What’s the status of the existing roster? Are you waiting for the new coach to come in?
“The short answer is yes. There are some players that you’ll hear about that we’ve signed. There are some players that I am trying to re-sign, but I know it’s important to those players who the head coach is because they’ve had other offers.
“I told all the players that I respect them trying to make a living in the short window they have to do it. I respect a player’s right to try to earn as much compensation as they can. I didn’t want to hold any of our current players back if they felt they wanted to shop themselves around because I wasn’t prepared to put contracts in front of any of them for obvious reasons — our results from the Island Games.
“If the new head coach comes in and says, ‘I want all of these players back’, I might have my doubts, but I’ll have to trust them. If not, we might have a completely new roster. We’ll just have to wait and see.”
If fans are allowed back into stadiums next year, how do you think this club can grow its attendances and reach more people in the community?
“When you’re out and about meeting people in the community to try to get them connected to the club, to make an investment in the club… yeah, they make a monetary investment which is important for the health of the club, but it’s not just their money. It’s their emotions, their time, and their energy.
“To do that, especially after a bad season, you have to paint a vision. You have to talk about a club that’s aspirational. Because we’re not working off, ‘hey, we just won a championship, don’t you want to be affiliated with this?’ Fans and sponsors want to be affiliated with something that gives them pride.
“We have to talk about the changes that we’re making. We have to talk about what we believe in as a club and what we stand for and how we’re going to try to back up those promises and why you should support us.
“Ultimately it doesn’t do any good if you don’t back that up. We’ll only get a chance to prove that once we get into Clarke Stadium. A big part of my responsibility — and our responsibility collectively — is to prepare for that day.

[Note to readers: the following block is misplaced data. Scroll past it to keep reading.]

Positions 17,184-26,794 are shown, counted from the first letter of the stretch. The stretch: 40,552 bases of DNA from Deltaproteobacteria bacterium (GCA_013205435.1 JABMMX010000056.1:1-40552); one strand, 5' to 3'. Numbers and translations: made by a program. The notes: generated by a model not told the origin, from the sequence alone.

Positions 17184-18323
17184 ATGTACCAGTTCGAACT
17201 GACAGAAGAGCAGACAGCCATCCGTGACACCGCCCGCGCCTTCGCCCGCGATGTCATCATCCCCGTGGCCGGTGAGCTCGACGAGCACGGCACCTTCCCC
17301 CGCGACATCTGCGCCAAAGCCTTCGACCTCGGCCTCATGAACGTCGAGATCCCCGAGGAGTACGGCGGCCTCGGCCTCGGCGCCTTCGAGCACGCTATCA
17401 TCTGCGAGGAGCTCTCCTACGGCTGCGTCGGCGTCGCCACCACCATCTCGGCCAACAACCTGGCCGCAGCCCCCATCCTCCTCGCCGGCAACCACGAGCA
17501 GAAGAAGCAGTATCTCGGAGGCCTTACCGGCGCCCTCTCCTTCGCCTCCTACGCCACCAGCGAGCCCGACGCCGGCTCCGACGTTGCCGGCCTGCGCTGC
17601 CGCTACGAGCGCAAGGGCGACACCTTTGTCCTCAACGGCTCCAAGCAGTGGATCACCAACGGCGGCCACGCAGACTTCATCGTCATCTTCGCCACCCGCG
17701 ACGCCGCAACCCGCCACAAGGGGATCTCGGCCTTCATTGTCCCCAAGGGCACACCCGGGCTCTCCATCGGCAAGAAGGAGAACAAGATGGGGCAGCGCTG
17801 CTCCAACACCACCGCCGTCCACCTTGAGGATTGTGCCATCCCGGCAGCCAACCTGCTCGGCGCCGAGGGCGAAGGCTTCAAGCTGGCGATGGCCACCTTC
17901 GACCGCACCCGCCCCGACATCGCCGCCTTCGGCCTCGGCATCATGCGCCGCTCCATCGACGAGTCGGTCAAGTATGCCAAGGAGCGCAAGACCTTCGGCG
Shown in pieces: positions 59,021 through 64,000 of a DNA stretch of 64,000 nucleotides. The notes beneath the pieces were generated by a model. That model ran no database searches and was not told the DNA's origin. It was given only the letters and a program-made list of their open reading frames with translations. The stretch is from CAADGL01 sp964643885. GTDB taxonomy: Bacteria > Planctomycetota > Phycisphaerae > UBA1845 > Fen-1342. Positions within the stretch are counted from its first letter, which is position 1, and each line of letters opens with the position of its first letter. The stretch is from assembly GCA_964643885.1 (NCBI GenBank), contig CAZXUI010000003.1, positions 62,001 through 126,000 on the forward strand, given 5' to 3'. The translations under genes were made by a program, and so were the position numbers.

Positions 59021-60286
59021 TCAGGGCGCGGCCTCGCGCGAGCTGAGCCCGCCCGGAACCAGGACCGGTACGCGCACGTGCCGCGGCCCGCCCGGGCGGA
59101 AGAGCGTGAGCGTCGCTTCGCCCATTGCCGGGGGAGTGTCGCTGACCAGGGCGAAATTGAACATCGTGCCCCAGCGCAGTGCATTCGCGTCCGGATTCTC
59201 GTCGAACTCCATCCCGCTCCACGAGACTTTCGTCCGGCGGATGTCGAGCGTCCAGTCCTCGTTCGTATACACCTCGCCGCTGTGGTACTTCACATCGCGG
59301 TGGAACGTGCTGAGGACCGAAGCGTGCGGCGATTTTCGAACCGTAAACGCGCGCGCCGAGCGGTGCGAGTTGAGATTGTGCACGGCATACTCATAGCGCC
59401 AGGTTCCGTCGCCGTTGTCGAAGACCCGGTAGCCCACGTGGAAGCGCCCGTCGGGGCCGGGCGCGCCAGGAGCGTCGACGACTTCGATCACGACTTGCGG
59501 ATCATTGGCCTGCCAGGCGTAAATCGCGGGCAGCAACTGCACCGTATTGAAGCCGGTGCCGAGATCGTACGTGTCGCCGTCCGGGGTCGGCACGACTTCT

“It’s a challenge, but one we’re willing to face. It’s going to be hard work. That’s pro sports, man. I teach a little bit at university and I tell students who think they want to be in the sports business that they concentrate too much on the word ‘sports’ and not enough on the word ‘business’. It’s hard work.”
There is a feeling around the league that Clarke Stadium has fallen behind the standards other teams have set. Do you have any plans to change or modernize the venue?
“We’re not going to make a capital investment to build luxury-box suites and we’re not going to install a permanent scoreboard any time soon. Those are projects down the road.
“We have great partners in the City of Edmonton. They care about this club. I’ve had nothing but great conversations with them. They will support anywhere and everywhere they can. Part of that is I know we’re getting new lighting. That will do wonders in terms of night and how we make that look.
“There are definitely things around that stadium that we can do to provide our fans that feeling that this is a professional, major-league experience — that the stadium is clearly the home of their favourite club.
“I don’t think you’ll see a whole lot of capital improvements in terms of the structural (side) — but absolutely our hope is that when our fans enter the grounds, they will have a clear understanding of, ‘Oh, OK. This is different. The standards are different. This is a pro-level, major-league venue.’
“Some of that is up to Mr. Fath and what he supports. I will push where I think it’s practical to do so. We probably won’t be able to do everything I want to do, and that’s OK. But the idea is to take that stadium and do some things that we can do to improve the fan experience.”
Where would you like to see FC Edmonton in five years’ time?
“At least with one CPL championship — one at a minimum.
“Be a club that’s known for what we stand for: our promises, our work ethic, our standards, our professionalism, our integration into the community.
“I would like for us to be the clear No. 3, for lack of a better term, professional team in this market. I think we have some work to do. There are pockets of this city that still don’t really know we exist. We have some challenging work to do there.
“We want to be a club that’s easily recognizable and affiliated with this city, the sport we represent, and what the sport represents around the world.”